Yanez verdict protesters released from jail; 18 may face charges this week
Published 8:15 am Wednesday, June 21, 2017
By Tad Vezner
St. Paul Pioneer Press
ST. PAUL — The protesters who were arrested on Interstate 94 in St. Paul following the not-guilty verdict of former St. Anthony Police Officer Jeronimo Yanez have all been released from jail, and could be charged by summons this week.
In all, 14 adults and four juveniles — the large majority in their teens and 20s, with one protester in her 50s — were booked into Ramsey County jail between 2 a.m. and 4 a.m. Saturday. All but one were booked on suspicion of unlawful assembly, public nuisance or both.
One of the protesters was booked on suspicion of a felony. A 31-year-old man from Burnsville, Minn., was booked for fourth-degree assault of a police officer, according to county data.
Most of the protesters were released Saturday, though the Burnsville man was not released until Monday, according to Ramsey County jail officials.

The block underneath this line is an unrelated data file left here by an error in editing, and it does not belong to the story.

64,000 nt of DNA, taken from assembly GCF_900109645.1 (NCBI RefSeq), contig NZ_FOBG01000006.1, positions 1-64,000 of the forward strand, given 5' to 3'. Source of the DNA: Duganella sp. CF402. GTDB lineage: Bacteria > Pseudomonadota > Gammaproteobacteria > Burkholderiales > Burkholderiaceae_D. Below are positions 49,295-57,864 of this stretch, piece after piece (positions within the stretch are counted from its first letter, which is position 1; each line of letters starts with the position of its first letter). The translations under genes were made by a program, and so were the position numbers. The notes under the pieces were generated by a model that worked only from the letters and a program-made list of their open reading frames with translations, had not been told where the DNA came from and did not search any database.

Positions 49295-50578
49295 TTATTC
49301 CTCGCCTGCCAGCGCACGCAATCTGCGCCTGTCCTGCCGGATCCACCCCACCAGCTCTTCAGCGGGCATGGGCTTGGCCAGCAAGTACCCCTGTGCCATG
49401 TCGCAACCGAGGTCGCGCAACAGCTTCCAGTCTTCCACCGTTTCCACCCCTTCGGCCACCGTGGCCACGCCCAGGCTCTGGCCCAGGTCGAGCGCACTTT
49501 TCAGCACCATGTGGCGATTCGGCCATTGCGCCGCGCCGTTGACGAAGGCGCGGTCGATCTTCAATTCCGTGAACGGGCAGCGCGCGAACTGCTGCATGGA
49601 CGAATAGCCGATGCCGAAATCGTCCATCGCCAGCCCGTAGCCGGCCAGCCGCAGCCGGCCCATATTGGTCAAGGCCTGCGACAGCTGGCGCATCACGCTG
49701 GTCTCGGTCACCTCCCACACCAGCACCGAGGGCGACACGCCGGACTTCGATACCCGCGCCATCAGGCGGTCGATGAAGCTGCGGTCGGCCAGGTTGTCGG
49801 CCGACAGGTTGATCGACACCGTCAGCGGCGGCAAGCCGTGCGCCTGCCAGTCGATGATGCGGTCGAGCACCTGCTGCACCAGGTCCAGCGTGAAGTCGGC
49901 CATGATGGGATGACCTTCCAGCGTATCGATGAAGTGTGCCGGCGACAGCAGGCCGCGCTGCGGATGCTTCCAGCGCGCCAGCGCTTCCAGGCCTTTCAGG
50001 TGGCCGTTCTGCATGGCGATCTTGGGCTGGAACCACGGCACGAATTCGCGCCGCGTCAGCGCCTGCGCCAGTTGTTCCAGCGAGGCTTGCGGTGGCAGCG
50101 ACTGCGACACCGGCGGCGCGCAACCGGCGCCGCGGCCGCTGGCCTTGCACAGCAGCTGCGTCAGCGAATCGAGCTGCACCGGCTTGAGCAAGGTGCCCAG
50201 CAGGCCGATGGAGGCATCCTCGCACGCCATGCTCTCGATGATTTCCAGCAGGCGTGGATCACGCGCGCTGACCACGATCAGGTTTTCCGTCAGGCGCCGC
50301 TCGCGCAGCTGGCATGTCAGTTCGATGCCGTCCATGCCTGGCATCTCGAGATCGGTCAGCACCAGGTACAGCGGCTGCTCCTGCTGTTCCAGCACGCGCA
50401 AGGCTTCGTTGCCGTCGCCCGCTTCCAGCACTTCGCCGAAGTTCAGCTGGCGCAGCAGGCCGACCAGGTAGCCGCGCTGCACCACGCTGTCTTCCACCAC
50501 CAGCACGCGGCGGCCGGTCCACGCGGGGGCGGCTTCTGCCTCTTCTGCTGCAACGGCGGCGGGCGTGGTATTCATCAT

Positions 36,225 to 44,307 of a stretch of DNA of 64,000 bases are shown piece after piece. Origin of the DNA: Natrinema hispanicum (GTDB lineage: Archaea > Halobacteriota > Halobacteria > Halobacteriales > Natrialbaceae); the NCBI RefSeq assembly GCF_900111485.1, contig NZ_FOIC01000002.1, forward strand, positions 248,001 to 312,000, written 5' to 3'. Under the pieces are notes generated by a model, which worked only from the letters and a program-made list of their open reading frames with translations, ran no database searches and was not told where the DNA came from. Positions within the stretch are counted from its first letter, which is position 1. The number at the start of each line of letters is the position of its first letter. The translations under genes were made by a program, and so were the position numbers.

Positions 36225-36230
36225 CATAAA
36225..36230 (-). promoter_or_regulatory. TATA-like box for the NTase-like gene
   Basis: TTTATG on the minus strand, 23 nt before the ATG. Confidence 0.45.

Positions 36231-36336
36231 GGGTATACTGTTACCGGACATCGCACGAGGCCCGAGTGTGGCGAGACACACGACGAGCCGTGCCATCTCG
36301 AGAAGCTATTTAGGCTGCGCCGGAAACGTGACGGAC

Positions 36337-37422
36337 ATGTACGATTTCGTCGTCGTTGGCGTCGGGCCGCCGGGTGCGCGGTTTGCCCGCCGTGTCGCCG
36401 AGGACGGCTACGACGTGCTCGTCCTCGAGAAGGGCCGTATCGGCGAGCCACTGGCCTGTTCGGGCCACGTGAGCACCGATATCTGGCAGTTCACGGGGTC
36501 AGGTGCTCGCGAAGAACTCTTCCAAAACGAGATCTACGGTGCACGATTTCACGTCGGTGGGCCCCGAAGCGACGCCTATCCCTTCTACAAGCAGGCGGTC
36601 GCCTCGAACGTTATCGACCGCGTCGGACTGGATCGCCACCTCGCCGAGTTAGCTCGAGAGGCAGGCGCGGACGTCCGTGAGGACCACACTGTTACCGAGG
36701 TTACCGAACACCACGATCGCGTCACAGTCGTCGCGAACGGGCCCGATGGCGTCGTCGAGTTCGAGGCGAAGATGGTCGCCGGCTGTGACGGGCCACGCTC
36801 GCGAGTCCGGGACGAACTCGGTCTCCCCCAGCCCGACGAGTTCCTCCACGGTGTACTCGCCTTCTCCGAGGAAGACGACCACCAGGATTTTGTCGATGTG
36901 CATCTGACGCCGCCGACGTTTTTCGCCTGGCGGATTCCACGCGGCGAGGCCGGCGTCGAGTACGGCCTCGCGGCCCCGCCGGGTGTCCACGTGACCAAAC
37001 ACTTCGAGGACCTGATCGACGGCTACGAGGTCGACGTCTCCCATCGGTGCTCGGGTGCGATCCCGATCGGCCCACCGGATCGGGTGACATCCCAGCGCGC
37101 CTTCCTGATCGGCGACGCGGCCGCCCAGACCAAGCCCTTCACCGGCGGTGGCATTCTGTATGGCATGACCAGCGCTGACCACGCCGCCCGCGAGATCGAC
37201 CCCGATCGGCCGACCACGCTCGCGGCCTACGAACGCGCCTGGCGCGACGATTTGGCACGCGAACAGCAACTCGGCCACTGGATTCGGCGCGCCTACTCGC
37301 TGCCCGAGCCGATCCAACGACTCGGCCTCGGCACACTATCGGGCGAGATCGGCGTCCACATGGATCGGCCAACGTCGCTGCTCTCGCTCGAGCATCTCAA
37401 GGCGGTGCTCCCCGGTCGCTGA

The Minnesota State Patrol, which made the arrests, did not have details surrounding the assault charge, which had yet to be forwarded to the Ramsey County Attorney’s office Monday afternoon. Ramsey County officials said the man was released pending further investigation.
The St. Paul city attorney’s office will handle the lesser charges; they had yet to be forwarded to the attorney’s office as of Monday afternoon. Typically, city officials said, such misdemeanor charges take a couple days to process and are issued by summons, rather than warrants.
On Friday afternoon, Yanez was found not guilty of manslaughter and dangerous discharge of a firearm in the shooting death of Philando Castile. Yanez shot Castile last July during a traffic stop in Falcon Heights; the immediate aftermath was streamed to Facebook by Castile’s girlfriend, sitting in the passenger seat.
The verdict sparked a large protest at the state Capitol, which later streamed onto the freeway. State Patrol troopers issued several warnings, and the crowd of hundreds dwindled to double digits before officers advanced and arrests were made.